Challenges in cryopreservation of clouded leopard (Neofelis nebulosa) spermatozoa

Budhan Pukazhenthi, Debra Laroe, Adrienne Crosier, Lena May Bush, Rebecca Spindler, Katherine M. Pelican, Mitchell Bush, Jo Gayle Howard, David E. Wildt

Research output: Contribution to journalArticlepeer-review

Abstract

The clouded leopard (Neofelis nebulosa) is an endangered species that is difficult to breed in captivity. Species management could benefit from the use of artificial insemination (AI) with frozen-thawed spermatozoa, but there have been no detailed studies of sperm cryosensitivity. The purposes of this study were to: (1) re-characterize seminal characteristics in the clouded leopard 20 years after the first descriptive studies Wildt et al., [Wildt DE, Howard JG, Hall LL, Bush M. Reproductive physiology of the clouded leopard. I. Electroejaculates contain high proportions of pleiomorphic spermatozoa throughout the year. Biol Reprod 1986; 34: 937-947]; and (2) conduct a comparative cryopreservation study on the feasibility of sperm from this species surviving a freeze-thawing stress. Ejaculates were collected from five adult males and subjected to standard analysis, followed by a two-step straw freezing protocol that evaluated the impact of thawing, dilution, centrifugation and in vitro culture (through 4 h) on sperm motility and acrosomal integrity. Additionally, we assessed the impact of both a traditional permeating cryoprotectant (glycerol at a final dilution of 4%) and an unconventional nonpermeating trisaccharide; raffinose (R) at a final dilution of 4% or 8%, with or without 4% glycerol on sperm cryosurvival. The clouded leopard produced an extremely poor quality ejaculate; although approximately 70% of fresh sperm were motile, >80% were malformed. Phase contrast microscopy revealed that 40% of all sperm had abnormal acrosomes, but Coomassie blue staining indicated that acrosomal abnormalities existed in almost 70% of spermatozoa. Upon freeze-thawing, sperm motility declined markedly (P < 0.05) by an average of 40%, regardless of diluent used. Interestingly, raffinose was as effective as glycerol in protecting both sperm motility and acrosomal integrity. Although no acrosomal damage was seen immediately after thawing, <6% morphologically normal intact acrosomes were present by the last measured time point. In conclusion, the clouded leopard is a rare felid that (at least in North American zoos) is producing extraordinarily poor quality ejaculates. There are so many sperm with unexplained deranged acrosomes that it will be particularly challenging to use traditional AI with thawed sperm as an adjunct management tool.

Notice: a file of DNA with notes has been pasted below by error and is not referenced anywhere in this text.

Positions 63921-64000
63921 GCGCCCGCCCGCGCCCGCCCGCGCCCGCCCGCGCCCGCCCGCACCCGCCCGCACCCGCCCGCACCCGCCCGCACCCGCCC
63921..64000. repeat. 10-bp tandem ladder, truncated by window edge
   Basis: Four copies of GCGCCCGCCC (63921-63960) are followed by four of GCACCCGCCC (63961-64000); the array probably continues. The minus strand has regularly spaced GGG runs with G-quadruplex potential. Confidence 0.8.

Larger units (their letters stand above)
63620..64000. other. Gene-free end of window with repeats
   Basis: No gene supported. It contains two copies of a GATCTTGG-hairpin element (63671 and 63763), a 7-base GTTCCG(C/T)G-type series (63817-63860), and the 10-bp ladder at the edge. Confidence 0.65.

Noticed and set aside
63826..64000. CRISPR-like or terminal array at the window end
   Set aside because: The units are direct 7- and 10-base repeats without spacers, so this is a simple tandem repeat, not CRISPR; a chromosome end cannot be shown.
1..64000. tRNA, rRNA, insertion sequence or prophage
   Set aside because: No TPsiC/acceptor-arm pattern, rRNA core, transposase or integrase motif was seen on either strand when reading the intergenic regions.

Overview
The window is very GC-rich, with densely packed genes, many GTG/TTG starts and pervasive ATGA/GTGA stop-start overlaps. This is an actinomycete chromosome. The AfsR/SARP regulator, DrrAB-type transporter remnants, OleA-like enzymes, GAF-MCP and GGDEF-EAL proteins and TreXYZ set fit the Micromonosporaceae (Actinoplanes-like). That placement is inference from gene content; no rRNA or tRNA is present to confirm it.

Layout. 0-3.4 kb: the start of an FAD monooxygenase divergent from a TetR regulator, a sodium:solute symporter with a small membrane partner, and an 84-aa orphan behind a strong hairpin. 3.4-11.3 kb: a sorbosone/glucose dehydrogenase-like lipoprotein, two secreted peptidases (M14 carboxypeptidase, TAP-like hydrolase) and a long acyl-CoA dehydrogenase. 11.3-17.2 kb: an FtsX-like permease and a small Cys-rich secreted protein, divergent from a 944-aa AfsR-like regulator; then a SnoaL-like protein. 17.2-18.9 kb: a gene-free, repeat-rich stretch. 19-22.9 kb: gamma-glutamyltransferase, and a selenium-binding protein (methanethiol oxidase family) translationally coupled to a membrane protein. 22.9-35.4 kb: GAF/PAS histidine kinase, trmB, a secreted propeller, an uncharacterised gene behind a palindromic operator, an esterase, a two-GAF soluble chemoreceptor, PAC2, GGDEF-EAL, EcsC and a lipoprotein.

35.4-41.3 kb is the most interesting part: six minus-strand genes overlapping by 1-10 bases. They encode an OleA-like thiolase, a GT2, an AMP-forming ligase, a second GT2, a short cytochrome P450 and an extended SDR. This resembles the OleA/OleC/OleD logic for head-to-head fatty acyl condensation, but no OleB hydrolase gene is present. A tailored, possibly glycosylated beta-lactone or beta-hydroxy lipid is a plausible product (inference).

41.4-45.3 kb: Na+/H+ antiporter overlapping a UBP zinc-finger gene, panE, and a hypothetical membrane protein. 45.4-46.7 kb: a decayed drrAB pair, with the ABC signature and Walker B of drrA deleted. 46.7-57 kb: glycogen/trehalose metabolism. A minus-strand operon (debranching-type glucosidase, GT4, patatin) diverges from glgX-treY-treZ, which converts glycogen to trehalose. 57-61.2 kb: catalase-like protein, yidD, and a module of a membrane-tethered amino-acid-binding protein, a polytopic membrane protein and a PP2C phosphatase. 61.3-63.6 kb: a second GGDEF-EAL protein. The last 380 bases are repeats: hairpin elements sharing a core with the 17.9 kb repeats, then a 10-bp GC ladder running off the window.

Original languageEnglish (US)
Pages (from-to)1790-1796
Number of pages7
JournalTheriogenology
Volume66
Issue number6-7
DOIs
StatePublished - Oct 2006

Keywords

  • Abnormal spermatozoa
  • Acrosomal damage
  • Clouded leopard
  • Neofelis nebulosa
  • Semen

ASJC Scopus subject areas

  • Small Animals
  • Food Animals
  • Animal Science and Zoology
  • Equine

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